A Verrucous Plaque on the Abdomen: Challenge

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Excerpt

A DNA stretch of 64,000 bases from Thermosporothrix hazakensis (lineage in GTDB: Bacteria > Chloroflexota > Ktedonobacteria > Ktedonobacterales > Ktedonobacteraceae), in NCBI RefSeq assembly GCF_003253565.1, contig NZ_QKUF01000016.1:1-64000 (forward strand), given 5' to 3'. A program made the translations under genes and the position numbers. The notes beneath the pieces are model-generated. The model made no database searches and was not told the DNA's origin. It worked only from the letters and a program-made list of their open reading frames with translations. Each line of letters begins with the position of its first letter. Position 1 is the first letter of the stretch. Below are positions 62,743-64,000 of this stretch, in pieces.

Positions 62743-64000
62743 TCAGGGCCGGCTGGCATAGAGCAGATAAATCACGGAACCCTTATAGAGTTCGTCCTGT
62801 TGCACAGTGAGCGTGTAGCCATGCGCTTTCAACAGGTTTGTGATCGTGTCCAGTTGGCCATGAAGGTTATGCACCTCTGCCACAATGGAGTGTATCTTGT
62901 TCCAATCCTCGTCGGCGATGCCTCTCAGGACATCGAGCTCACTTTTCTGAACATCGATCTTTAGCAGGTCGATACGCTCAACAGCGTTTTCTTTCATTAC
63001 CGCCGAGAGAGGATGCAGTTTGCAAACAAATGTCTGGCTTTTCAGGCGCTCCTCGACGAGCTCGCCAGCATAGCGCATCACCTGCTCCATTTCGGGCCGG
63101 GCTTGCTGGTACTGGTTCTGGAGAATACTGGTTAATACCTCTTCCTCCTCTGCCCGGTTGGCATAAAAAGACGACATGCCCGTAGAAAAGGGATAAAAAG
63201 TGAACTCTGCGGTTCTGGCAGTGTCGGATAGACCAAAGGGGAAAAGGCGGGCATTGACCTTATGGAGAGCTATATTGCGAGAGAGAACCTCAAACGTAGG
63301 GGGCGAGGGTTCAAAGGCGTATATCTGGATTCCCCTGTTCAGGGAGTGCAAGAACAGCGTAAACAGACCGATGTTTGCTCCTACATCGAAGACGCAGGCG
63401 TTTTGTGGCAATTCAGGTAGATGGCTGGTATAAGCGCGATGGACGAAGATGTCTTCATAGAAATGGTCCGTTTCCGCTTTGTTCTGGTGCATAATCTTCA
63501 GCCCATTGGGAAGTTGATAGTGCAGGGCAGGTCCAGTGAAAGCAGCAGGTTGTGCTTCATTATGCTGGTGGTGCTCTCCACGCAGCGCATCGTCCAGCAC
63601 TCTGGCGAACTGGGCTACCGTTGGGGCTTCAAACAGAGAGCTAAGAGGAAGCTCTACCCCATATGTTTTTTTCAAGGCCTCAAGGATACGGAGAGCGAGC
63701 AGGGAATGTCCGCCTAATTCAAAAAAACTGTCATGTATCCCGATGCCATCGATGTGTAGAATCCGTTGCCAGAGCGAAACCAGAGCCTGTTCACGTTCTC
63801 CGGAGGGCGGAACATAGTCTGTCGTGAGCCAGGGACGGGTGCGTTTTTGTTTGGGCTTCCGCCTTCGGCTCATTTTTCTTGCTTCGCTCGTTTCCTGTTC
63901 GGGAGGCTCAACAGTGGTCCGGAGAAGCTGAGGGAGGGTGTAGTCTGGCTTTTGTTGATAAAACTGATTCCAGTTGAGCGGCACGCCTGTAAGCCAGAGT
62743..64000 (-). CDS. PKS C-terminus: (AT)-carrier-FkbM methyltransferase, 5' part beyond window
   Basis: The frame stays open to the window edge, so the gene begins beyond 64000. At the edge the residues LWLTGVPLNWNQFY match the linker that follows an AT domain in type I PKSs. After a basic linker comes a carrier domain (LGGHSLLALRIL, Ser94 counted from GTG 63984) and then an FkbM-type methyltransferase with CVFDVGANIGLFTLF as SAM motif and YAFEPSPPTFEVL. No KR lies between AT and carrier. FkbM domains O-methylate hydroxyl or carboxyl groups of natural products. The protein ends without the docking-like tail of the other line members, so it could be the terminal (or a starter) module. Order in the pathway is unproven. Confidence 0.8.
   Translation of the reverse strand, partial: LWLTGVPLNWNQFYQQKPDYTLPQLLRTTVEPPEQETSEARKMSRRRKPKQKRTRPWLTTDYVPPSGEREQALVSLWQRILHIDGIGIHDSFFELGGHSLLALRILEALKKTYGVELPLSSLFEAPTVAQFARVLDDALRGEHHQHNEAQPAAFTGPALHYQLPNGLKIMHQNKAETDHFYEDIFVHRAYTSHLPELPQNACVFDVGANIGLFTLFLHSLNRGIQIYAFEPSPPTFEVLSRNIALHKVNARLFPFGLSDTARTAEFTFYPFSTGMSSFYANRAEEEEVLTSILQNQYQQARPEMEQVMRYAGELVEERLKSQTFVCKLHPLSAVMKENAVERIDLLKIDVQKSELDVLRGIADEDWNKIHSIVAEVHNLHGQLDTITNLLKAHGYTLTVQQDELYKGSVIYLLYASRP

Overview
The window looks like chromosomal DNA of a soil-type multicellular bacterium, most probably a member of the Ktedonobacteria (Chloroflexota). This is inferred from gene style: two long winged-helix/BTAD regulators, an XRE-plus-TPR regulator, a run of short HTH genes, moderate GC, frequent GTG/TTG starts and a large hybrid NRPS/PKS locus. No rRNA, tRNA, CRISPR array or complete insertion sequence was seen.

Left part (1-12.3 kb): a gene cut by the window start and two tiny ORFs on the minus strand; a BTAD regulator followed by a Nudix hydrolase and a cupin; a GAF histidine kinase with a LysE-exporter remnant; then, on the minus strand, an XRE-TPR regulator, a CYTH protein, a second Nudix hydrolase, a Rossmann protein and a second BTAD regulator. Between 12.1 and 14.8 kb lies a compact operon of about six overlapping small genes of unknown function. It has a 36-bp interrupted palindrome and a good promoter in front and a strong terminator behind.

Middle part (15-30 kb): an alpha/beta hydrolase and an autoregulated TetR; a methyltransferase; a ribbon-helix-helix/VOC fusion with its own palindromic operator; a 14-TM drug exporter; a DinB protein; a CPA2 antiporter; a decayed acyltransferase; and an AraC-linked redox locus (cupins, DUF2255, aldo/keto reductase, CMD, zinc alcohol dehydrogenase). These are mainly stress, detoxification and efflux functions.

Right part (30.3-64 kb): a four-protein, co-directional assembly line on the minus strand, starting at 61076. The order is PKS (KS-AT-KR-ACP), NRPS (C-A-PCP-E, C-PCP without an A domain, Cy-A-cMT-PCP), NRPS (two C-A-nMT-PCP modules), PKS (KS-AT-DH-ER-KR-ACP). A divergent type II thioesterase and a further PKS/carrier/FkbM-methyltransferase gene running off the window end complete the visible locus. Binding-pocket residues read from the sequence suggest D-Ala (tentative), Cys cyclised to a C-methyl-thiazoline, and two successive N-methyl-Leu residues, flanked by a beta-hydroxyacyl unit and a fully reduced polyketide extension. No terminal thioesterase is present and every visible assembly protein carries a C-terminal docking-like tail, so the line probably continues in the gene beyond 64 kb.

A 58-year-old man with a medical history significant for poorly controlled type II diabetes mellitus and rectal carcinoma status after colectomy and colostomy was admitted to an inpatient ward because of an acute urinary tract infection and acute kidney injury. Shortly after admission, the primary team noticed a thick verrucous plaque on the patient's abdomen near the colostomy site and consulted dermatology for evaluation. The plaque had been present and slowly expanding over the previous year, but the patient denied similar lesions elsewhere. Daily medications included nateglinide, injected insulin glargine, furosemide, ramipril, carvedilol, spironolactone, esomeprazole, and cyclobenzaprine. Physical examination revealed an obese white male with an approximately 5 × 6 cm yellow to brown verrucous pebbly hyperkeratotic plaque on the lower central abdomen below, but not involving, the umbilicus, and near, but not involving, the colostomy bag located on the left lower abdomen (Figs. 1A, B). Examination of face, lips, oral mucosa, scalp, neck, chest, axillae, back, arms, hands (to include palmar surfaces), legs, and feet were otherwise unremarkable to include no similar lesions. A scoop shave biopsy of the plaque was performed (Figs. 1C, D).
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